It also became evident, following the Tarasoff decision, that therapists must carefully consider threats relayed to them by relatives of a person in therapy, as the ruling could again extend to cover those cases in the future. Also, Poddar was found guilty and was convicted as a second stage murderer but following an appeal, a new judge agreed to release Poddar on the condition that he be deported to India. He returned to Calcutta, got married, and had a child.


Psychotherapists now have become more careful in handling the confidentiality of their patient. They are also much more likely to warn potential victims about possible threats. The California Supreme Court’s ruling also clarified that although several conditions can give rise to a duty to warn, the most important factor is a foreseeable threat. The ruling applies only in California, but it has been used across the nation to educate therapists about the importance of protecting third parties.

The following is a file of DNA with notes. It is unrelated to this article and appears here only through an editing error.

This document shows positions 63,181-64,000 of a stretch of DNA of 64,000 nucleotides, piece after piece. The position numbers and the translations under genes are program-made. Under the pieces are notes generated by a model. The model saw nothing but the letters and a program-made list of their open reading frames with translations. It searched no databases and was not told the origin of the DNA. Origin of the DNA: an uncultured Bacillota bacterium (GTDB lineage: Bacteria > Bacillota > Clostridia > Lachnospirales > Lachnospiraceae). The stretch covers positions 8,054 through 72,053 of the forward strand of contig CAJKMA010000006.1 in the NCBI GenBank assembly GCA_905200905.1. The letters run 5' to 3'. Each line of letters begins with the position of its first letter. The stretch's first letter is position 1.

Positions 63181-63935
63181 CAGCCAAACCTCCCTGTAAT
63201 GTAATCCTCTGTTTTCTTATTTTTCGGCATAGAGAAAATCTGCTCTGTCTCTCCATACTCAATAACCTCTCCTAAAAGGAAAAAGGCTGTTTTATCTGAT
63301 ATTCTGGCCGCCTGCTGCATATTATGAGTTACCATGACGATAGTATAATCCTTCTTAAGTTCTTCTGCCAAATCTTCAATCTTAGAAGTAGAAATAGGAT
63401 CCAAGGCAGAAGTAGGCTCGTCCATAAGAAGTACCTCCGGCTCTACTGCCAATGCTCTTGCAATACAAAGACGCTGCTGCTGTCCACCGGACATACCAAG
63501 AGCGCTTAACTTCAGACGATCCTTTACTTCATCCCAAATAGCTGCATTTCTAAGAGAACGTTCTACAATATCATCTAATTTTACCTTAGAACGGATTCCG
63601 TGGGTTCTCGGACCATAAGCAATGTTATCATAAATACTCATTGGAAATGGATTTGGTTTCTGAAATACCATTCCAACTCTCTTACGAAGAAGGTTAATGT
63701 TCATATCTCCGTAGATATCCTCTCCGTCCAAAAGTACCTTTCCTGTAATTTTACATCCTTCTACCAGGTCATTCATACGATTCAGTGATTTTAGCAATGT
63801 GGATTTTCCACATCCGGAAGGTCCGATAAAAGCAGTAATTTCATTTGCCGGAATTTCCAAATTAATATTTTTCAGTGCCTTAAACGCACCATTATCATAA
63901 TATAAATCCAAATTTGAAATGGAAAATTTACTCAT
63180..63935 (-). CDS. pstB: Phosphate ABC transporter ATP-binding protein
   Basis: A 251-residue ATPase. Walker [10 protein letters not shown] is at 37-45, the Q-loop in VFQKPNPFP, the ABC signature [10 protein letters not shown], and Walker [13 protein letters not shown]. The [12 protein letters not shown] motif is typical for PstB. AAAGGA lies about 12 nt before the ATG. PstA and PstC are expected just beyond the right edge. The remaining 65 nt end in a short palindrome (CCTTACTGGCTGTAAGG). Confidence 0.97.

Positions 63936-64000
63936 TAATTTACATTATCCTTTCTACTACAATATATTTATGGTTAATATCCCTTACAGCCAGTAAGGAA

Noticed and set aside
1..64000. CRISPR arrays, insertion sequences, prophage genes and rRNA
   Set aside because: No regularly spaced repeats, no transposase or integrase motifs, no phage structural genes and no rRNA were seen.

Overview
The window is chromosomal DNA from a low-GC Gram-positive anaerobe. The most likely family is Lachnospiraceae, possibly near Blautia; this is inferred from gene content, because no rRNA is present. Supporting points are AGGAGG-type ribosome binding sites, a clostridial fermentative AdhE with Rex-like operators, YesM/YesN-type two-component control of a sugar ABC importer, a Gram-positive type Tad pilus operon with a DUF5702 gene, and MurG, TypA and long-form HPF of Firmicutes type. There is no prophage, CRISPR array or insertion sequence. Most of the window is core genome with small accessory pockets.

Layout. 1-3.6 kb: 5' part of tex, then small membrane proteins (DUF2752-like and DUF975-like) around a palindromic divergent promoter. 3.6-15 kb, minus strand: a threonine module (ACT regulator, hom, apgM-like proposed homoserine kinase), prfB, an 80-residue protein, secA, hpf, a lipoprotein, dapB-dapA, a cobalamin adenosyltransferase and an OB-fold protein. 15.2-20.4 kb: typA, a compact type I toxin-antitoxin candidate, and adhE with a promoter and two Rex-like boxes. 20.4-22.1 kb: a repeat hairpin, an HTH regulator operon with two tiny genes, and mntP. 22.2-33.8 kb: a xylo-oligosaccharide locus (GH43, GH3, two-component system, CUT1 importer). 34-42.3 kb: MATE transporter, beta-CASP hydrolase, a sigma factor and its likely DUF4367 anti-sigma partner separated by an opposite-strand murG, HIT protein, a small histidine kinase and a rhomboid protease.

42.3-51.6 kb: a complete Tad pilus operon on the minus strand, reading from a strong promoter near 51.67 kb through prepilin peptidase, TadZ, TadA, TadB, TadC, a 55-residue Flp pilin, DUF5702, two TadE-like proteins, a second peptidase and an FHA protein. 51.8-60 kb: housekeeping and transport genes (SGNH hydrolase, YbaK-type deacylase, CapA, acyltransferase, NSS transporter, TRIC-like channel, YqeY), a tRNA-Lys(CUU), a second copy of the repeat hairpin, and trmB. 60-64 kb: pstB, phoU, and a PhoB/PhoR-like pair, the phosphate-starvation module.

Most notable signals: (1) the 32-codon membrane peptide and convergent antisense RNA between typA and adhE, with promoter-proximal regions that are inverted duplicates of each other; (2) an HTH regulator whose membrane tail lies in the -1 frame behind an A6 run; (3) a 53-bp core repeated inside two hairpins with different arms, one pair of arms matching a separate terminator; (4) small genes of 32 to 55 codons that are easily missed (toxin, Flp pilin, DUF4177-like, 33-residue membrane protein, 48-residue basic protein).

As of 2012, a duty to warn or protect is mandated and codified in legislative statutes of 23 states, while the duty is not codified in a statute but is present in the common law supported by precedent in 10 states. However, courts do rule in victims’ in clear-cut cases of failure to warn or protect, such as the case of a psychiatrist who committed rape during a child psychiatry fellowship, for which he was recommended even after telling his own psychiatrist about his sexual attraction to children.


So after looking briefly into tarasoff’s case we can conclude that the Tarasoff family used this same ‘duty of care’ argument to assert that the University had an affirmative duty to detain Poddar and warn Tarasoff. They argued that, because it was easily foreseeable that Poddar would harm Tarasoff, the University had a legal duty to act in order to avoid that harm. hence, psychotherapists are given a right to breach the trust of their client by providing his confidential information only if his/her client’s action mat can cause serious injury to any individual.